Before the girls’ expected arrival this week, Harris gave her guest room a bit of a makeover. She set up four extra air mattresses, courtesy of the JCCSF, and cleaned up.

Coming to San Francisco early definitely had its perks, as Harris read off the long list of potential pre-Games activities. They included shopping, visiting an amusement park, walking the Golden Gate Bridge, Chinatown and North Beach, and hopping on a cable car in between.

“We’ll treat the girls like they were our own kids,” Harris says. “I’m hoping they’ll have a wonderful time, feel safe and love the fun spirit of San Francisco.”

Because the Maccabi Games, which are also being staged this summer in San Antonio, Texas (Aug. 9 to 14) and Westchester County, N.Y. (Aug. 16 to 21), are a Jewish experience, hosts are Jewish — but being religious or keeping a kosher kitchen is not required. Families don’t have to have a teenager in the games or at home — or at all.

What they do need are beds or air mattresses for each athlete (at least two will stay in each participating household), breakfast daily and loads of snacks, and laundry facilities.

Host families must also drop off their teens (every morning) and pick them up (every evening) at the University of San Francisco or a designated venue. The JCCSF will take care of transportation throughout the day, along with food, drinks and other necessities.

Over at Denise Leadbetter’s home in the Castro District, she and her husband, Andrew Zacks, are prepping for the arrival of four girls — bowlers and basketball players — from Cincinnati and Washington, D.C. They’ll join Zack’s and Leadbetter’s three kids: Madeleine, 16, Olivia, 14, and Simon, 10.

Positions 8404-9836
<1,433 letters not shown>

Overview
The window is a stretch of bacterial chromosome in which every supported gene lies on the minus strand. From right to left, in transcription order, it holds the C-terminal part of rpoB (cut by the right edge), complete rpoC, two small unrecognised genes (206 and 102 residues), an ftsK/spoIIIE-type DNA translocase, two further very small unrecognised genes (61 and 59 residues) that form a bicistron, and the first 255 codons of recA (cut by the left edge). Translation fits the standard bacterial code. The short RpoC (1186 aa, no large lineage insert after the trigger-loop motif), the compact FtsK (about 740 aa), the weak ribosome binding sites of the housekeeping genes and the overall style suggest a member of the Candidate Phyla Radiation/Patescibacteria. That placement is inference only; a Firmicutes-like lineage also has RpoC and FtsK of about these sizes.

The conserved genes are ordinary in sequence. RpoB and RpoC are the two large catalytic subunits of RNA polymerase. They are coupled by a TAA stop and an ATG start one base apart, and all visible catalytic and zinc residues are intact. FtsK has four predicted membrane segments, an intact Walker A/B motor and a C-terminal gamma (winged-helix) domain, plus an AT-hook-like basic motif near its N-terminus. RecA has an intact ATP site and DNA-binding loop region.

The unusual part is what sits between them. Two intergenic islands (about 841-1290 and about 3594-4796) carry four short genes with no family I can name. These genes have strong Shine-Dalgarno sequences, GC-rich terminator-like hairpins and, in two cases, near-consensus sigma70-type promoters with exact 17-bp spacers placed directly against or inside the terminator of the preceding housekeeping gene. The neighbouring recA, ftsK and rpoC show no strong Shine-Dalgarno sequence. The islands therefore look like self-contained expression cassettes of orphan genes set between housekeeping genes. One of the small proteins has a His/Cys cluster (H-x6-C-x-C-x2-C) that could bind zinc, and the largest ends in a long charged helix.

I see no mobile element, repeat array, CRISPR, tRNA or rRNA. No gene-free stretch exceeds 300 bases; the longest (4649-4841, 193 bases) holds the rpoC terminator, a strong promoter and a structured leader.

Both Madeleine and Olivia are competing in the Games, in table tennis and on the under-14 girls basketball team, respectively.

“My kids are big athletes,” says Leadbetter, whose family belongs to Congregation Emanu-El in San Francisco. “They’ve always been involved in sports, and this is a great opportunity to meet other Jewish athletes from other parts of the country.”

Especially if they’re just a flight of stairs away.

A refinished attic — replete with a king bed and a queen bed (and a futon) — will be the teens’ home for the week. Normally reserved for Madeleine’s sleepovers, the attic will be filled with the girls’ equipment, uniforms and more.

“There are always kids in my house,” Leadbetter says. “This is a typical week for us — it’s not a big deal at all.”

She has planned a “full spread” for the athletes’ breakfast, including bagels, lox, cereals and fruit. And because kids are “always snacking,” she’s keeping the fridge filled. On host family night, Zacks and Leadbetter have arranged a banquet in Chinatown with two other families and their athletes.

“I want the kids to see how normal an urban family can be,” Leadbetter says. “We don’t have a big backyard, we walk to school, and we rely on each other. There is a real strong sense of Jewish community.”

Also in j.: Maccabi Games still looking for handful of volunteers